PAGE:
"In the torture chamber my wife and I were stripped naked. First my wife was taken outside and I was subjected to falaka. I do not remember how long that lasted but I tried not to scream in order not to let my wife and my child know about the pain I was suffering. After a while they stopped falaka and I had to jump up and down to get the blood circulation going. Then I was hosed with ice-cold water and cables were fixed to sensitive parts of my body. The electric currents were applied in waves. This time I was unable to suppress the screaming.

"The torture was carried out in intervals. Again and again I was hosed with ice-cold water, subjected to draughts of air that made me shiver all over. At one stage I was suspended by my arms and beaten on various parts of my body including my penis. Whenever I said that I did not know the person they were asking me about the torture increased. My arms went numb and I passed out several times. Then I was hosed with water to "wake me up". For the first week I did not get anything to eat. I always tried to get a few drops of water when I was hosed with ice-cold water.

"After a while I was taken out of the room and my wife was taken in. I was kept close to the door so that I could hear what they were talking about. In particular they wanted me to listen to the screams of my wife. We were taken into the torture chamber in turns. This torture continued until the morning.

"During another torture session my mouth was forced open by holding my nose closed. I was forced to drink salted water and urine. As another form of degrading treatment they tried to force a truncheon into my anus. So far the police had been unable to verify our identities. Torture increased for my wife and they now started to take me into the torture chamber together with my wife. I had to watch when she was tortured. At one stage they raped her with a truncheon, but my wife resisted, and did not give away anything."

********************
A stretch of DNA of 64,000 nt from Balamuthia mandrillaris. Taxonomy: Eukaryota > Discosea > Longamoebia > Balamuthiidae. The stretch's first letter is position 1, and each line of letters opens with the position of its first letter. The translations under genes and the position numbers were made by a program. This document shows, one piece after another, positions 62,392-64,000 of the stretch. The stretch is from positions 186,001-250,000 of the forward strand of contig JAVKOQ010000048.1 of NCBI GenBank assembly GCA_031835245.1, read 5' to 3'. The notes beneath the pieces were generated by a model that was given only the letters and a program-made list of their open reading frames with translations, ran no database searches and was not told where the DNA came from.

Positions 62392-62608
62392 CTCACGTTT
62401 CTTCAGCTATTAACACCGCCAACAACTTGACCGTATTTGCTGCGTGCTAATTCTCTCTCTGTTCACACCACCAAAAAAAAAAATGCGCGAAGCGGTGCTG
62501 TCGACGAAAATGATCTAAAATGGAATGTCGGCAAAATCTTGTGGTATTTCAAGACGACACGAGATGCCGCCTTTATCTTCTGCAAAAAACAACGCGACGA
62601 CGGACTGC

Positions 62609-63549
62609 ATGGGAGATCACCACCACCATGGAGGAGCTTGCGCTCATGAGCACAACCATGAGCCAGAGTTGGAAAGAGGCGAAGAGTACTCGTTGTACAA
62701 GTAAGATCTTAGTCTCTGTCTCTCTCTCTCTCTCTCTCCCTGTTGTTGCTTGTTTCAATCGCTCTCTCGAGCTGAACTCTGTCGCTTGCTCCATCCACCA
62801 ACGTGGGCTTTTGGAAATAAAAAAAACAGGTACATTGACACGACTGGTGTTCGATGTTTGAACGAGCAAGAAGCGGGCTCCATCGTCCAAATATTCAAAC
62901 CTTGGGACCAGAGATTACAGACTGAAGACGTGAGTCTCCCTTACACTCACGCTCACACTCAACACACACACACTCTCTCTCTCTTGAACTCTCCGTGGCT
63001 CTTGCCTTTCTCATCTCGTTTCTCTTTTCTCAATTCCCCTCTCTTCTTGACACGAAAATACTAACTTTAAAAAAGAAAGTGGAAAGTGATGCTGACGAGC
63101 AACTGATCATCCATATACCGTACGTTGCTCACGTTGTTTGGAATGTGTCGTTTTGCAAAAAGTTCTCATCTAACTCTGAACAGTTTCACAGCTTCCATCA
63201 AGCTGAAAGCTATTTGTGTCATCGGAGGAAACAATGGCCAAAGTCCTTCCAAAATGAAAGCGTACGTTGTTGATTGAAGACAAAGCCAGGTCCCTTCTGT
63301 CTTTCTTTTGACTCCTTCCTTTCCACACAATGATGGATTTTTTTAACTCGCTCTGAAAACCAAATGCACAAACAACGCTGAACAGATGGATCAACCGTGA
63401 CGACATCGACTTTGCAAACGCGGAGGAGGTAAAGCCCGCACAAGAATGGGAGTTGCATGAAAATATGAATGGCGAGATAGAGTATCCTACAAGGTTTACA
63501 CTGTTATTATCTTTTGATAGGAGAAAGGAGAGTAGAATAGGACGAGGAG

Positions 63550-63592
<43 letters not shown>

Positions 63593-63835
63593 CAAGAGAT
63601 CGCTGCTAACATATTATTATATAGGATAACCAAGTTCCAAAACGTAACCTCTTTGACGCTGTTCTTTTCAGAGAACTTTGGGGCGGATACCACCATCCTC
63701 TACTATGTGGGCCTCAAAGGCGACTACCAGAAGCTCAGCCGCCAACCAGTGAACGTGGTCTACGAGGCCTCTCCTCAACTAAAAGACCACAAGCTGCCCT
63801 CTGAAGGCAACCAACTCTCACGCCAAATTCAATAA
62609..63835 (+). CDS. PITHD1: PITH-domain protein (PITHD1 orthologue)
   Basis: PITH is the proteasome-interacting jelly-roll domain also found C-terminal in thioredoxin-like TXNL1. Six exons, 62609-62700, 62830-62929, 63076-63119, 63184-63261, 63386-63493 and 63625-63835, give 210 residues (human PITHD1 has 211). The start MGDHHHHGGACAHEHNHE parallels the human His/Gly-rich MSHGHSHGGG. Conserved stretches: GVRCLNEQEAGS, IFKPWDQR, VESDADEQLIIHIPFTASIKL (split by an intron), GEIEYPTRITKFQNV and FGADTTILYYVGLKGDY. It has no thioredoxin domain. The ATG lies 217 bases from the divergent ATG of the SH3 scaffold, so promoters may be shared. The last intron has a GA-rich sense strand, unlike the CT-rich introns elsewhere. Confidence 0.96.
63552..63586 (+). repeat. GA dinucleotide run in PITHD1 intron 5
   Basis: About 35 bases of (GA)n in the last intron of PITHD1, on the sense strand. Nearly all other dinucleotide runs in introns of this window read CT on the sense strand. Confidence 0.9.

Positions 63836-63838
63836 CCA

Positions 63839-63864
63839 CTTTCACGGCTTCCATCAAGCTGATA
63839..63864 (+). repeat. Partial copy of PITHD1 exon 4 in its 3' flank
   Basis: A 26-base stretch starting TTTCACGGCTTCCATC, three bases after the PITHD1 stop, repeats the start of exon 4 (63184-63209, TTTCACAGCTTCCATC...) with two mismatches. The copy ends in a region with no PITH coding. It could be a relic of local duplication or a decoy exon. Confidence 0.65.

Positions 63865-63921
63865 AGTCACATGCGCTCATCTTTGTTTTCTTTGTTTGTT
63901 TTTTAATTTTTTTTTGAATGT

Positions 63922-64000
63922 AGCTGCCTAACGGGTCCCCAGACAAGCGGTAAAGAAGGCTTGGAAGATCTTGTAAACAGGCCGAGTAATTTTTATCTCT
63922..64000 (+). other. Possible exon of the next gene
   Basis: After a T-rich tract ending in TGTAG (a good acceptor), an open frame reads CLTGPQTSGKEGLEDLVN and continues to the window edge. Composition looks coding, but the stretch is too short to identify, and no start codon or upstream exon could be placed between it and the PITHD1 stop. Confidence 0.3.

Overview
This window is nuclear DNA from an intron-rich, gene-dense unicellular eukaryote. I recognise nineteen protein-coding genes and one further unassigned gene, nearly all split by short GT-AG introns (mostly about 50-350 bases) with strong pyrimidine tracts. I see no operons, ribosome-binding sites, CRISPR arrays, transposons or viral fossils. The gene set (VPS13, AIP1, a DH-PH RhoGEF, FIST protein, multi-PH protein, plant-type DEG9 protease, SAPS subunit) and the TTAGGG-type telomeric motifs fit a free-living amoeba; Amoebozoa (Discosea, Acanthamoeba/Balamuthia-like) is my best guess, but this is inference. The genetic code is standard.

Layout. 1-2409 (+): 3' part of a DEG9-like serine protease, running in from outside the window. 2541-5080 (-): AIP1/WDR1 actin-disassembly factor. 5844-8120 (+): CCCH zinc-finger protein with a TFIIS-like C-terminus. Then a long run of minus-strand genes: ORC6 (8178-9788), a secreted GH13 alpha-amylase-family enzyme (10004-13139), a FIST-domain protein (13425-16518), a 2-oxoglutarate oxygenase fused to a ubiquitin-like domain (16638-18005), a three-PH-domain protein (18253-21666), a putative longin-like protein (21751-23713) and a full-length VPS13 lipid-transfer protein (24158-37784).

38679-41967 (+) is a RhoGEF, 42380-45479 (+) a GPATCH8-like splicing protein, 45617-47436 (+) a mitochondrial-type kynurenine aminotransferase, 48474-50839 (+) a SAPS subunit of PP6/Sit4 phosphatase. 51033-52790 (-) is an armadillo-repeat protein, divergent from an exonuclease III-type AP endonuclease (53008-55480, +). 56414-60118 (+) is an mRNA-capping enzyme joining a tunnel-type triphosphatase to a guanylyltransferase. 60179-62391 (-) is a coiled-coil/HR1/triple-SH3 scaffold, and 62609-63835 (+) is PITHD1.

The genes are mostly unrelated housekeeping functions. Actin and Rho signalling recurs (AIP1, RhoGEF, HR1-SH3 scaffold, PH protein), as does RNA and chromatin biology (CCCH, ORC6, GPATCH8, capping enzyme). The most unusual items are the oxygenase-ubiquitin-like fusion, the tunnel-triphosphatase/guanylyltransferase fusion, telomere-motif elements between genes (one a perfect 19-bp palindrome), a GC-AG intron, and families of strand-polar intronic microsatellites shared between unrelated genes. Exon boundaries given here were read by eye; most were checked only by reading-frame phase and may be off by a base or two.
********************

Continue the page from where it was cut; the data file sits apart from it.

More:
On the fifth day of his detention he fell asleep while being fixed to a radiator. Someone hit his head against the wall and he had to be taken to Gümüssuyu Military Hospital where he gave his true identity to the doctor. Although the doctor had ordered that he should stay in hospital he was taken back to police headquarters. During the following week he was not tortured.

On 1 April 1981 his wife had to be taken to Haydarpasa Military Hospital because she was bleeding heavily after the torture. Finally he was forced to sign a number of statements without having been allowed to read them. After 58 days both, he and his wife were taken for identification. The witnesses did not recognize him. Only when put under pressure did they sign the identification record.

On 1 June 1981 lbrahim Erdogan and his wife were formally arrested and taken to Selimiye Military Prison and from there to Metris Military Prison. On entering prison both lodged formal complaints about torture, but there was not even an investigation. Sevgi Erdogan was released in February 1983. She has since participated in many protest or solidarity activities carried out by prisoners' relatives, was detained several times and is charged on some 10 separate counts.

On 27 September 1983 lbrahim Erdogan was brought to Sagmalcilar Military Prison. For two years he was held in isolation. He is suffering from an ulcer, has problems with his eye-sight and a disturbed memory.